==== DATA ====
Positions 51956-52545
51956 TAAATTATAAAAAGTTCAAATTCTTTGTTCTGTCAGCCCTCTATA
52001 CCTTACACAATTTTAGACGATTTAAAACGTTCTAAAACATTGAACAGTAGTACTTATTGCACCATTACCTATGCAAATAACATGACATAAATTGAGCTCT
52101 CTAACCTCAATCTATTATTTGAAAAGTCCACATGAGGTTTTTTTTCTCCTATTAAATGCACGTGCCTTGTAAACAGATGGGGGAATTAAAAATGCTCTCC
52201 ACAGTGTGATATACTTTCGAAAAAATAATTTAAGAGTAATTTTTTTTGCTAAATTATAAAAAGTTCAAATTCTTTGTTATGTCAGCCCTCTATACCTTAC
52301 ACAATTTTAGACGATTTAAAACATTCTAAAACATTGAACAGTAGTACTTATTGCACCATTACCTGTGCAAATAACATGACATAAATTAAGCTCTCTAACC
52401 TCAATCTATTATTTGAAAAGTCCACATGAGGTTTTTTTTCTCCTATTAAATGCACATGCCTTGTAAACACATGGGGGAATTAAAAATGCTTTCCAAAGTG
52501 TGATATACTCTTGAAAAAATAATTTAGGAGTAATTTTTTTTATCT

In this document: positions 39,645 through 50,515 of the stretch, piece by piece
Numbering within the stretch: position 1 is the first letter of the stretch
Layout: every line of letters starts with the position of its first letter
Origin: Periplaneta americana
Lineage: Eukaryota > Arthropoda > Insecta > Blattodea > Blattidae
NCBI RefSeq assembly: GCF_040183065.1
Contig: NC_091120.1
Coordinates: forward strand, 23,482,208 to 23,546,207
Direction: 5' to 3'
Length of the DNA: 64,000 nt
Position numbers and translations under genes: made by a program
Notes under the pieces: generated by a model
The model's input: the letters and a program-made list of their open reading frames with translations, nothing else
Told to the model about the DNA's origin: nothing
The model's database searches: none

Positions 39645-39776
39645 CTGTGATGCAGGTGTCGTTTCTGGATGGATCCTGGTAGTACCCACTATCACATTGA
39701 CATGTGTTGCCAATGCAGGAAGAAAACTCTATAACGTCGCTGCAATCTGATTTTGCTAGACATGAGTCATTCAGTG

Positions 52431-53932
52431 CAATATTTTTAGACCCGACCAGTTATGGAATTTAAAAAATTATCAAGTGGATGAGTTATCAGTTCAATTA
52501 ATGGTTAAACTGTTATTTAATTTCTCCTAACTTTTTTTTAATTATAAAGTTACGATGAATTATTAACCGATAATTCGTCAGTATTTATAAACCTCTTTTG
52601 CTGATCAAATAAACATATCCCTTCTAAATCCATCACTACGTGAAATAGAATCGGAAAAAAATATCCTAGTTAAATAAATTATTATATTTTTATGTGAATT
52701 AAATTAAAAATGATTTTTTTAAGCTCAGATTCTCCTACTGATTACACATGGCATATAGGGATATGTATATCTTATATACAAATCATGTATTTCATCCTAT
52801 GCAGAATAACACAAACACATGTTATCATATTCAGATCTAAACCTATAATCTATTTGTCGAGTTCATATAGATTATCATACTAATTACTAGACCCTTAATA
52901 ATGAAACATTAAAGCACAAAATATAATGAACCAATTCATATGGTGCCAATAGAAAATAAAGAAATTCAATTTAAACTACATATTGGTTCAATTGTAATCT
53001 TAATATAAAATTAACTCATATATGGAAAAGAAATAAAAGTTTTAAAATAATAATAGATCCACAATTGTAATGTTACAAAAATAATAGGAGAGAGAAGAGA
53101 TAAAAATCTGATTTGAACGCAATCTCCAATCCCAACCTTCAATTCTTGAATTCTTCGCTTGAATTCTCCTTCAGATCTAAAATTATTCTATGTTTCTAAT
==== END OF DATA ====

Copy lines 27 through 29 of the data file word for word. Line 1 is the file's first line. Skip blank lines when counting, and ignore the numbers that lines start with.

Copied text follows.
Positions 52431-53932
52431 CAATATTTTTAGACCCGACCAGTTATGGAATTTAAAAAATTATCAAGTGGATGAGTTATCAGTTCAATTA
52501 ATGGTTAAACTGTTATTTAATTTCTCCTAACTTTTTTTTAATTATAAAGTTACGATGAATTATTAACCGATAATTCGTCAGTATTTATAAACCTCTTTTG